Share Email Print

Proceedings Paper

Microelectromechanics of ionic polymeric gels as synthetic robotic muscles
Author(s): Mohsen Shahinpoor
Format Member Price Non-Member Price
PDF $17.00 $21.00

Paper Abstract

An ionic polymeric gel is defined as a 3-D charged network of a cross-linked macromolecular polyelectrolyte capable of collapsing or swelling in an acidic or alkaline environment, respectively, purely due to pH changes. Fixed electrical charges reside at all cross-links in such macromolecular networks in the presence of wandering mobile charges that tend to change their spatial distribution within the gel network. In the presence of an electric field, the mobile ions redistribute themselves in the gel network and thus cause the network to deform accordingly. A microelectro-mechanical model is presented that takes into account such internal electric charge redistribution of fixed and mobile ions due to the presence of an electric field. Direct computer control of large expansions and contractions of ionic polymeric gels by means of a voltage gradient appears to be possible. A mechanism is presented for the reversible nonhomogeneous large deformations and in particular bending of strips of ionic polymeric gels in the presence of an electric field. Exact expressions are given relating the deformation characteristics of the gel to the electric field strength or voltage gradient, gel dimensions and other physical parameters. It is concluded that direct voltage control of such nonhomogeneous large deformations in ionic polymeric gels is possible.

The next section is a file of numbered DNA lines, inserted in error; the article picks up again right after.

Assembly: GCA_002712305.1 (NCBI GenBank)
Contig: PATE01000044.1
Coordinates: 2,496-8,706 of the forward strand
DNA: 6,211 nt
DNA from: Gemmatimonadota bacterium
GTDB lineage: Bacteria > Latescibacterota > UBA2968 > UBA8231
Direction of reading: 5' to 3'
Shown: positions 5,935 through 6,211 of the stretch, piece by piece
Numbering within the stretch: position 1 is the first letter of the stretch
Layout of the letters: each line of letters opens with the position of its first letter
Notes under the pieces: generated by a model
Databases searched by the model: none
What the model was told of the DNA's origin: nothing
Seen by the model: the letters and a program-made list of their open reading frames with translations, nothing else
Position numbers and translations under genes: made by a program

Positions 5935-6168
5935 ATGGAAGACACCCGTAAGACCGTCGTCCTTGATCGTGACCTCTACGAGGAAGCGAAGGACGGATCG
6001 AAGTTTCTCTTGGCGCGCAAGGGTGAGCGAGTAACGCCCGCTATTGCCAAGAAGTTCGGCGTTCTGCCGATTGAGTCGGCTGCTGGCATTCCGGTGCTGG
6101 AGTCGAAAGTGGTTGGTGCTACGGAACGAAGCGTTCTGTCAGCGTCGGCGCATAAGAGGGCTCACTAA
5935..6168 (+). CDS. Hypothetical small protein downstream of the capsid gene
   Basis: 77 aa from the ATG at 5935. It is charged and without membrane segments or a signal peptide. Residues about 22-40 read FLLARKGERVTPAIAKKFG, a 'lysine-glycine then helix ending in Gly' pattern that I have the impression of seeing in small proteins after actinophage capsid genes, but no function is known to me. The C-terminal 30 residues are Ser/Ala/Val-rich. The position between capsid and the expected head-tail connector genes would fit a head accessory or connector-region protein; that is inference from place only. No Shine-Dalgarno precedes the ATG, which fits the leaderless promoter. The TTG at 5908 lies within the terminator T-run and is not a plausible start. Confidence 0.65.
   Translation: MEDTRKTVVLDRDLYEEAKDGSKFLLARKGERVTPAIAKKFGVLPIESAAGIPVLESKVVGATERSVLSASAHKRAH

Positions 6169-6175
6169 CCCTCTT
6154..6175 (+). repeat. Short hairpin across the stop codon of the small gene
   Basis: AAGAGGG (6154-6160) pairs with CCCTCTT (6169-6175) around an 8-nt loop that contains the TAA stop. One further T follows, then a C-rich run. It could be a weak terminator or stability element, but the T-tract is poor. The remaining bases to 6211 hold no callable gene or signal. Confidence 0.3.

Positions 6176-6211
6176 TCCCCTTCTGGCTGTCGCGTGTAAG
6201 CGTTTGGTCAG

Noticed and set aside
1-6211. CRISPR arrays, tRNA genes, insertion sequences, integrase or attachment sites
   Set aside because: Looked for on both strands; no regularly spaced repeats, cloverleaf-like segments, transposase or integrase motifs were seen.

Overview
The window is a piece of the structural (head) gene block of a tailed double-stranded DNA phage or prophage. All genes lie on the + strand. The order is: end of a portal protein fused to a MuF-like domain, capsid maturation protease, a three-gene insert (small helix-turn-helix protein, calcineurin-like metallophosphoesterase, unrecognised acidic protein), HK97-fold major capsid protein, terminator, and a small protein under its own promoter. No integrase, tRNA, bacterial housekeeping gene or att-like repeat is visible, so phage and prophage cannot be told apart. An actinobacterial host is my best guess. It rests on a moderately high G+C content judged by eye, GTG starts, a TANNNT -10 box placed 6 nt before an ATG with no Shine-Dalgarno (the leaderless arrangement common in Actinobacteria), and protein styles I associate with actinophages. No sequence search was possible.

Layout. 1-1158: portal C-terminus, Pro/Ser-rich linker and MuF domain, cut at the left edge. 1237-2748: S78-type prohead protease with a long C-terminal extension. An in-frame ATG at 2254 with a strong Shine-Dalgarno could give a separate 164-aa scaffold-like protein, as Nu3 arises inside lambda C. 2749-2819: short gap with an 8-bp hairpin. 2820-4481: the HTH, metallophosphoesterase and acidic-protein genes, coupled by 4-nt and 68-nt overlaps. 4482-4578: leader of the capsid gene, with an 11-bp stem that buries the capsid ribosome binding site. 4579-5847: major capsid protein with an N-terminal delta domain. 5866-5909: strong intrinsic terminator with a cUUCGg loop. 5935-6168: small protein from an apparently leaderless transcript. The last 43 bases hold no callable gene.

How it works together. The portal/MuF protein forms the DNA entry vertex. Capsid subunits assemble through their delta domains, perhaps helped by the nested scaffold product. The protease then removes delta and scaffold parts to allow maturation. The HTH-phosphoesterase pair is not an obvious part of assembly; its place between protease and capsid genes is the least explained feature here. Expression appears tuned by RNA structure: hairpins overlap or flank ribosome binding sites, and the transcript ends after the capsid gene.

Paper Details

Date Published: 1 May 1994
PDF: 10 pages
Proc. SPIE 2189, Smart Structures and Materials 1994: Smart Materials, (1 May 1994); doi: 10.1117/12.174063
Show Author Affiliations
Mohsen Shahinpoor, Univ. of New Mexico (United States)

Published in SPIE Proceedings Vol. 2189:
Smart Structures and Materials 1994: Smart Materials
Vijay K. Varadan, Editor(s)

© SPIE. Terms of Use
Back to Top
Sign in to read the full article
Create a free SPIE account to get access to
premium articles and original research
Forgot your username?